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“The format presented below is a bit out of the ordinary as biographies go. It is an updated version of an interview I had some years ago with The intent is to give you a brief introduction to who I am as well as my mission.” Ken Klein

Former NFL defensive back-turned filmmaker Ken Klein is married to Jan, his wife of 42 years. They have 3 very creative sons, with lovely wives and six grandchildren. They all live in El Dorado, California where he continues his movie-making career and author/writer. Ken took some time between projects to talk with us… Ken, you played for my hometown team the Houston Oilers for a season. How does someone on the road to greatness as a professional football player become what some would call a prophetic filmmaker and writer?

Ken: I don’t know about the greatness part but I was all right. It started with a serious injury my second year. That was a long time ago in 1968. Before that, all I wanted to do was play pro football. I held a couple of records playing for the University of Oregon, and saw a bright future ahead until I injured myself. The disillusionment from those unfulfilled dreams caused me to look for something more to and from life, and I found it in the Lord. I am pushing seventy years old now and it has gone so fast.  I came from a Jewish home, and I had no religious training in my parents’ beliefs, but in 1969, I made a decision to accept the Lord, and soon became a voracious student of the Scriptures. Ever since, I’ve been a rabid student. I studied for six years under a powerful man of God. A fellow by the name of Roy Hicks Jr. in Eugene Oregon.

I began preaching and teaching and discovered that I had a gift for that. People used to tell me when I was in Jr. high school that I was talkative! So I had some kind of gift all along, but no idea what it was to be used for. I ended up putting it to work with my first assignment as a youth pastor in 1972. After six years I started a church in Oak-ridge, Oregon and then a second church in Seattle, Washington.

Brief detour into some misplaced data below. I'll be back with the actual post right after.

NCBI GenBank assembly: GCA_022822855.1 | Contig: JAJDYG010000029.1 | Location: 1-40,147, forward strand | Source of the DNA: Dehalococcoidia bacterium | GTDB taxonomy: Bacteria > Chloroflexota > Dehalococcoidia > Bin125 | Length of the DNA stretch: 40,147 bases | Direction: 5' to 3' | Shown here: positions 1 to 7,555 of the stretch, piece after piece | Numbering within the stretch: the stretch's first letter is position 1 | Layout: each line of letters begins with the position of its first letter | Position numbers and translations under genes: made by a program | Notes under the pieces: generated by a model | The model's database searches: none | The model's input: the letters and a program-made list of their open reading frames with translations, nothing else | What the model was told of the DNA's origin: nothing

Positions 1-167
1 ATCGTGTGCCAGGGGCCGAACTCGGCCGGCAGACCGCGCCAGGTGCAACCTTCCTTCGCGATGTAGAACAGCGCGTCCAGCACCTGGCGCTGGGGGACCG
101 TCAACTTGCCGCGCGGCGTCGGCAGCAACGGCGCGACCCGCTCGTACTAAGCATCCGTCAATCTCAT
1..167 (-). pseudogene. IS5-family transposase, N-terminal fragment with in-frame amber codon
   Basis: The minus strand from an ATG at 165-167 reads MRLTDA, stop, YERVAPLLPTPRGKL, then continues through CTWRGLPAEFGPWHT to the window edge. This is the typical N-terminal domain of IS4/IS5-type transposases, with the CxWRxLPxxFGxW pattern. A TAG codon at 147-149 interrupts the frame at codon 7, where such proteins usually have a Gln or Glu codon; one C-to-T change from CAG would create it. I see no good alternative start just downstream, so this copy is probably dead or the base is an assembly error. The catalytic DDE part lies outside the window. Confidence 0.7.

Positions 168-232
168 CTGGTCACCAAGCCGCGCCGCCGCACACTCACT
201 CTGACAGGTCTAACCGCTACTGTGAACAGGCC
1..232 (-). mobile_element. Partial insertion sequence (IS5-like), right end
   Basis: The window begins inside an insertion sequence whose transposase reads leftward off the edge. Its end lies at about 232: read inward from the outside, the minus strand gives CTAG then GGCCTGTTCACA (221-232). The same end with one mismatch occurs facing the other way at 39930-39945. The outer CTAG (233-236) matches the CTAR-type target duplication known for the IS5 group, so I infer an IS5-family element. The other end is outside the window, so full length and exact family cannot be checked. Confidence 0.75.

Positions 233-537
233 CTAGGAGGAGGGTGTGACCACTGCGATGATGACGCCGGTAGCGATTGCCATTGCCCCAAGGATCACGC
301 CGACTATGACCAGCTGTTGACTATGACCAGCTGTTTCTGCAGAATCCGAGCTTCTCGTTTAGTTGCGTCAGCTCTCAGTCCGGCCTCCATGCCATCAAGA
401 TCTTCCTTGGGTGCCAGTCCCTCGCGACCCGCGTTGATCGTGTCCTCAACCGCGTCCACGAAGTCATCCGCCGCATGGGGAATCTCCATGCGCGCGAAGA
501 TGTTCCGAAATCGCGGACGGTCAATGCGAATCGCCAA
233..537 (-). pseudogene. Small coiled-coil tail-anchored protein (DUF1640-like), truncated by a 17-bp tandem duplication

That church, actually in Kirkland, Washington, grew to several thousand people. In the midst of the growth I moved to San Diego and started a third church and was there for three years. Then for the next number of years I worked on my second book that became a best-selling book called “ America Globalism and the False Prophet.” Okay, the conversion to preaching makes sense, but how do you go to film making from there? Ken: In 1992, after the book came out, I was invited to do a lot of speaking about that topic. We did hundreds of radio and TV shows and I was a guest speaker at many churches. At one point, it occurred to me that it might be good to have these sessions on video, so we set up three cameras at a church in Chicago and my foray into film making began.

Since then, I’ve made 20 films and feel like I’m just starting to understand the craft. Film is very powerful because through it, we can tell stories that are metaphors for truth. And when people see the metaphor, it can open their eyes and hearts to the truth. So you had no formal education or background in film making. How did you develop your skills?